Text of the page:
“A challenge with using electricity for heating is the power requirement. There is a lot of high current energy that has to go into the oven”, says Erland Leide. “Thus, for example, eight thick cables were required to enter and feed the heating elements. In other electric heated ovens, the cables are run from the ceiling down to the hood where heating elements are located, making them move when it lifts, which we wanted to avoid. We designed a solution that made it possible to run the cables inside the oven instead. In this way, we kept them static and reduced wear and tear to increase service life and minimize maintenance.”
A developing collaboration for both parties
JBT had an ongoing dialogue with Norsk Kylling about where to locate the equipment, install the connection to the electrical system, and meet other requirements.
“We tailored the location of the control cabinets and the connection, but the solution for the oven itself is more standardized,” says Erland Leide. “Even when we originally designed the oven, we thought modularly, so there was no need for special adaptations. The collaboration with Norsk Kylling led us to develop the oven further as we adapted it based on their actual needs and input. Their detailed requirements specification and our dialogue gave us valuable information on how to develop our equipment better to meet our customers’ requirements and needs.”
Norsk Kylling had a clear vision for how they wanted the solutions to work. They also wanted everyone involved in the project to understand it, be commit- ted, and develop the industry further. For them, JBT was a supplier who had the experience and food processing systems that could measure up to their requirements while at the same time being flexible and innovative enough to be able to deliver value to the project.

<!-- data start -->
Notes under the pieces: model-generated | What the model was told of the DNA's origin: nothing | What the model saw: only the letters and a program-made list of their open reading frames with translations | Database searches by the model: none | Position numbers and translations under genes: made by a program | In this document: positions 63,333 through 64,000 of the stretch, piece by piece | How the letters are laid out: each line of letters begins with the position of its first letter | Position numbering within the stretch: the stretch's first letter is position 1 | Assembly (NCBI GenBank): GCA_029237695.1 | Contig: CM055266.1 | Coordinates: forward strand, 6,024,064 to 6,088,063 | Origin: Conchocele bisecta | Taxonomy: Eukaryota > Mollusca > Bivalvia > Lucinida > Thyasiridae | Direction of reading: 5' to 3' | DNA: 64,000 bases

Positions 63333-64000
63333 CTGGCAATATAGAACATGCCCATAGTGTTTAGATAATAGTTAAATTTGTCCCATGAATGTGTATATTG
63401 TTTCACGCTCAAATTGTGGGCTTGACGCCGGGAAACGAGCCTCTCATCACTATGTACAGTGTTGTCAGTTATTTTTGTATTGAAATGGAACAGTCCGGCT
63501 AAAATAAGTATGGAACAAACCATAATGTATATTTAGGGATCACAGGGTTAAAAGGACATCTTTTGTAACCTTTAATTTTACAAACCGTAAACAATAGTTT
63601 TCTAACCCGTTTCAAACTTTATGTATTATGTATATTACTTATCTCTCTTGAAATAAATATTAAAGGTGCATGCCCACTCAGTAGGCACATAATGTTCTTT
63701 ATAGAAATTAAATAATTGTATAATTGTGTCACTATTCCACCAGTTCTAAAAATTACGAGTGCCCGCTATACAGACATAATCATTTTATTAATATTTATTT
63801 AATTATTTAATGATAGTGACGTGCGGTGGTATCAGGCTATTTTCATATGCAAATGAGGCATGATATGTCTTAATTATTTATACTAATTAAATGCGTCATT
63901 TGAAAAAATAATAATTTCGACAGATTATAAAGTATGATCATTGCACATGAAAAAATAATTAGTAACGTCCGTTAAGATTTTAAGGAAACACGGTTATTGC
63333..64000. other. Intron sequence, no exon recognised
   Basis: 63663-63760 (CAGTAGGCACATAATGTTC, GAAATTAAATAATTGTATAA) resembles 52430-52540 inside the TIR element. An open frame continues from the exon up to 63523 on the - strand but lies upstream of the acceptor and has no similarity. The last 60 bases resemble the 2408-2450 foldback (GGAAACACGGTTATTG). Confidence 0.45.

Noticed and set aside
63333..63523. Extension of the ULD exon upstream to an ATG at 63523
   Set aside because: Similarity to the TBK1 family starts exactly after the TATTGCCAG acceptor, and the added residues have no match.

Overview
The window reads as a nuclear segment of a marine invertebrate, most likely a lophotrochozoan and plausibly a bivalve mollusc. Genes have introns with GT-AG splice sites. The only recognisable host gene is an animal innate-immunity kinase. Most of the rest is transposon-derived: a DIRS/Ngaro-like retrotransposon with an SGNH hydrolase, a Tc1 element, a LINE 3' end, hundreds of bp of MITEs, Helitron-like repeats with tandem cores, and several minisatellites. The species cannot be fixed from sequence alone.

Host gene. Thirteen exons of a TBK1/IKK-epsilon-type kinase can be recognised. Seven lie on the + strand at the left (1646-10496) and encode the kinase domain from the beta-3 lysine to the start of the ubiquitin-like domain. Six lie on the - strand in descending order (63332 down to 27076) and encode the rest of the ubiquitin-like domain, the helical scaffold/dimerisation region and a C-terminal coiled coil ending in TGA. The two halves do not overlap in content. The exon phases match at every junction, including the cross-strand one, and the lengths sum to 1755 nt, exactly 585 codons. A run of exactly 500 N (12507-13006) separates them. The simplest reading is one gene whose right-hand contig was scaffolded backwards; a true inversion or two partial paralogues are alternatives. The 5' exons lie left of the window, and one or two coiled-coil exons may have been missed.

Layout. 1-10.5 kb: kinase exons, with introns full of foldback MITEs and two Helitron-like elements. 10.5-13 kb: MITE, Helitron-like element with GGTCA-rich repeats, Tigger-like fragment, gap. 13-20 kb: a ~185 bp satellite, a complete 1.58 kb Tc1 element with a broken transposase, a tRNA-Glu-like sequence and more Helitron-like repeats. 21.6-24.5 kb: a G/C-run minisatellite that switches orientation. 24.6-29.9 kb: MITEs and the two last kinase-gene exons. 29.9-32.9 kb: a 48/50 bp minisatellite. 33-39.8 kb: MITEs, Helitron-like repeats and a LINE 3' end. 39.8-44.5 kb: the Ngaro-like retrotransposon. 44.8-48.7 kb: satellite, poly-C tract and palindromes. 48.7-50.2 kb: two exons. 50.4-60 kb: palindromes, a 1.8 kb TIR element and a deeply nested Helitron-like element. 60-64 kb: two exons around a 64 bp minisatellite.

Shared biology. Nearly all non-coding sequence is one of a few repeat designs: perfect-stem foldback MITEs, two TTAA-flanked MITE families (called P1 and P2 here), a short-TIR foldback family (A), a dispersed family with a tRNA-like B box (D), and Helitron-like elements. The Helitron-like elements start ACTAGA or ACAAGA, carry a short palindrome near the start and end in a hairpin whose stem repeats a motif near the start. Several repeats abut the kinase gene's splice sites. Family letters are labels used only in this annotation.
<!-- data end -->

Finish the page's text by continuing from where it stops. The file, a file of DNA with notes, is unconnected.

A partnership without prestige
To make sure the project would be as hassle-free as possible, JBT had set up a dedicated team that worked closely together with the team at Norsk Kylling, creating a personal yet professional relationship.
“During the whole installation and start-up phase, we were almost constantly at the site, which created a real team spirit and a lot of engagement,” says Teddy Svensson, Engineering Manager at JBT. “For us, the main focus is the customer. If there were any problems and we weren’t there, we immediately traveled up to Orkanger to solve it.”
It’s essential to focus on problem-solving to maintain a good relationship and create a successful project. “When we all work as a team without prestige, we can find the optimal solutions and learn from each other.” says Teddy Svensson.
JBT also helped Norsk Kylling develop recipes for the highest yields and trained its staff to use the CIP systems to optimize the water, detergent, and energy consumption.
“The collaboration with JBT has been perfect, although I think we sometimes both felt this was a demanding project,” says Håvard Staverlökk. “You have to acknowledge that there are challenges and find solutions together. I would say that both JBT and Norsk Kylling have taken turns solving our challenges in the project, and in this way, we have together managed to complete it in the best possible way.”